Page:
Thursday, May 17, 2012

Artists Helping Hands

So many packages came to my door over the last month.  Big ones and little ones.  Some were still nice and pretty.  Others looked like they'd been run over by a truck*.  They originated in 15 different cities from 3 countries.  And they all had one thing in common - They were filled with love, kindness and generosity.

As I sat on my couch Wednesday opening them all, I felt a bit like I was opening someone else's Christmas presents.  I told myself I had to because I needed to inventory and photograph all the items.  But really I was super excited to finally get to see the wonderful work done by members of Artist's Helping Hands.

So what was this all about?  Elise of Black Ant Beads had a vision of artists collaborating every month to use their talents to bring a bit of joy into the lives of those in need.  The group is still forming but seems to have a clear focus and is already making a difference.  The goal is for one charity to be chosen every month from a list of suggestions made by group members.  Then either one collaborative project is completed or individual handmade items are gathered throughout the month.  The collaborative items are auctioned off and the proceeds given to the target charity.  The collections are given directly to the charity.

Here's a link to the Etsy team:
http://www.etsy.com/teams/12039/artists-helping-hands

The group member that suggests a charity that gets chosen is asked to be the organizer for that month.  I was quite surprised when Elise asked me to help out for the groups first month, but I happily agreed.  The charity focus for April was The Genesis Woman's Shelter in Dallas, TX.  Women and children at these shelters have often had to leave everything behind in order to reach safety.  Artist's Helping Hands decided to donate individual items to help brighten their days.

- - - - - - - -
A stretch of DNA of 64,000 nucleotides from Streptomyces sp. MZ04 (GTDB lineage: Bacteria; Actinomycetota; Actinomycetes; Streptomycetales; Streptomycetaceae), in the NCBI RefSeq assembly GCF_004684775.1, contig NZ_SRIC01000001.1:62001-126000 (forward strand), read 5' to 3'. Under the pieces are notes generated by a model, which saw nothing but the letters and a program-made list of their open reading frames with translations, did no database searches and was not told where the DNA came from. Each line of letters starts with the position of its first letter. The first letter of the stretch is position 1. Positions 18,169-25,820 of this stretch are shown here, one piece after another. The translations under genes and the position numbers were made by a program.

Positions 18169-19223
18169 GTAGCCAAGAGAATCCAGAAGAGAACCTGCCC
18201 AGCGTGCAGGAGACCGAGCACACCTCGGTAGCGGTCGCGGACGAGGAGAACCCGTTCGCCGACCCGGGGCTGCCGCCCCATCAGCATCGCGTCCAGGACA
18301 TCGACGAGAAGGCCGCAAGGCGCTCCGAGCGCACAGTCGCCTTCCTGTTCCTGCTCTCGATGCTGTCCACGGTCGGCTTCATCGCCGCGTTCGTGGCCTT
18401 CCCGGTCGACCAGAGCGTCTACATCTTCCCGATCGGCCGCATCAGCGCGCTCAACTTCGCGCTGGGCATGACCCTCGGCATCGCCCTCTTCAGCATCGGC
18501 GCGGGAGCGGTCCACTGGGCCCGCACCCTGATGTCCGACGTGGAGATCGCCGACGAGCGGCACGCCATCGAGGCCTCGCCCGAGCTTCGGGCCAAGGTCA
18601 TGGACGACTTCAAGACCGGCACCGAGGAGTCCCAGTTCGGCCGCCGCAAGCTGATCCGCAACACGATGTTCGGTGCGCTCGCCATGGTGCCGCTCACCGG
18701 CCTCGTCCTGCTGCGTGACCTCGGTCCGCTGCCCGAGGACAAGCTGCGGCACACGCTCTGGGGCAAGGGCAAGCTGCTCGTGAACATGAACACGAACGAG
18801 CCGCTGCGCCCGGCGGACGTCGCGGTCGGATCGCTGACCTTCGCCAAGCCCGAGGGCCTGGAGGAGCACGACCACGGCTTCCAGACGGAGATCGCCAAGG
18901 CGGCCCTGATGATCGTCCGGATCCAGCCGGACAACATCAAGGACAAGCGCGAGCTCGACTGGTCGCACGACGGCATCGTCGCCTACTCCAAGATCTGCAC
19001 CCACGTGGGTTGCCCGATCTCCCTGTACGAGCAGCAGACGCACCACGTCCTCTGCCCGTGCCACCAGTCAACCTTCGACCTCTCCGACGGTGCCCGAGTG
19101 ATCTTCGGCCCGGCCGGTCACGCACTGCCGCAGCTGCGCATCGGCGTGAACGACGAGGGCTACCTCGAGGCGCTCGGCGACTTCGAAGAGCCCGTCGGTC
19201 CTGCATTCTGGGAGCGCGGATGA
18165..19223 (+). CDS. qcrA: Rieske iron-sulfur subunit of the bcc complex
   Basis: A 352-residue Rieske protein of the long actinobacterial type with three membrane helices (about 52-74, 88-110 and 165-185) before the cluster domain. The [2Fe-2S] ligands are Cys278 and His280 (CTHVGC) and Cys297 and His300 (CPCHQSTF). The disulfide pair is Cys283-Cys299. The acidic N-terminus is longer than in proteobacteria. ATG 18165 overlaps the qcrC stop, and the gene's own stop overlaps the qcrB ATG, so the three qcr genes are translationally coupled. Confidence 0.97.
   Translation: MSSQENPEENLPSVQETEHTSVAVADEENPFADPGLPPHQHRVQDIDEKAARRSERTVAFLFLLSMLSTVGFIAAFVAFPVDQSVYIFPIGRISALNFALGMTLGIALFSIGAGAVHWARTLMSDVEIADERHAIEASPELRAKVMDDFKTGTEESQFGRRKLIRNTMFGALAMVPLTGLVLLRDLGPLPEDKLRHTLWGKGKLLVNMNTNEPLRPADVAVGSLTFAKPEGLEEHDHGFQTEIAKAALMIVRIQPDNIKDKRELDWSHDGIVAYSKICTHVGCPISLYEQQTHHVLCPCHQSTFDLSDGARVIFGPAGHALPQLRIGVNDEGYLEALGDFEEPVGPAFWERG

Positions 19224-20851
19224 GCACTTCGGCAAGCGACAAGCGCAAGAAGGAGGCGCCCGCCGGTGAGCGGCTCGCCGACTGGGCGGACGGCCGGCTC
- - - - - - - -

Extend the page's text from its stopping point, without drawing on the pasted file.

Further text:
The response was impressive.  Thinking about the hours of work that went into these donations is just daunting.  To think of such generosity in these hard economic times really brightens the heart.  There were so many donations that I couldn't get a decent picture of all of it.  Instead I laid out a few items from each donation.


I realized after that I should have gotten a picture of all the packages.  Here's a picture of them all loaded up in a basket for transport.  They almost didn't fit!


In total 182 handmade items were donated to the shelter.  There were also 68 store bought items and 2 letters of support.

I think the groups off to a great start.  This months charity is Beads of Courage.  There are also 2 long term projects.  One is a collaborative scrapbook and the other a quilt.  Be sure to hop over to Etsy and check them out.

*Ironically the run-over looking package came via airmail from overseas.  Maybe the plane backed up onto it?  Thankfully nothing was damaged :)

Wednesday, May 9, 2012

Card Weaving Arrows

For a second time, I felt my hopes of creating the perfect requested guitar strap plummet as I stared at a picture of a friendship bracelet.  If you've found this blog, you're probably aware that friendship bracelet making is not  a form of weaving.  It is a form of madness creating hundreds of little knots while not letting the rest of the yarn tangle together.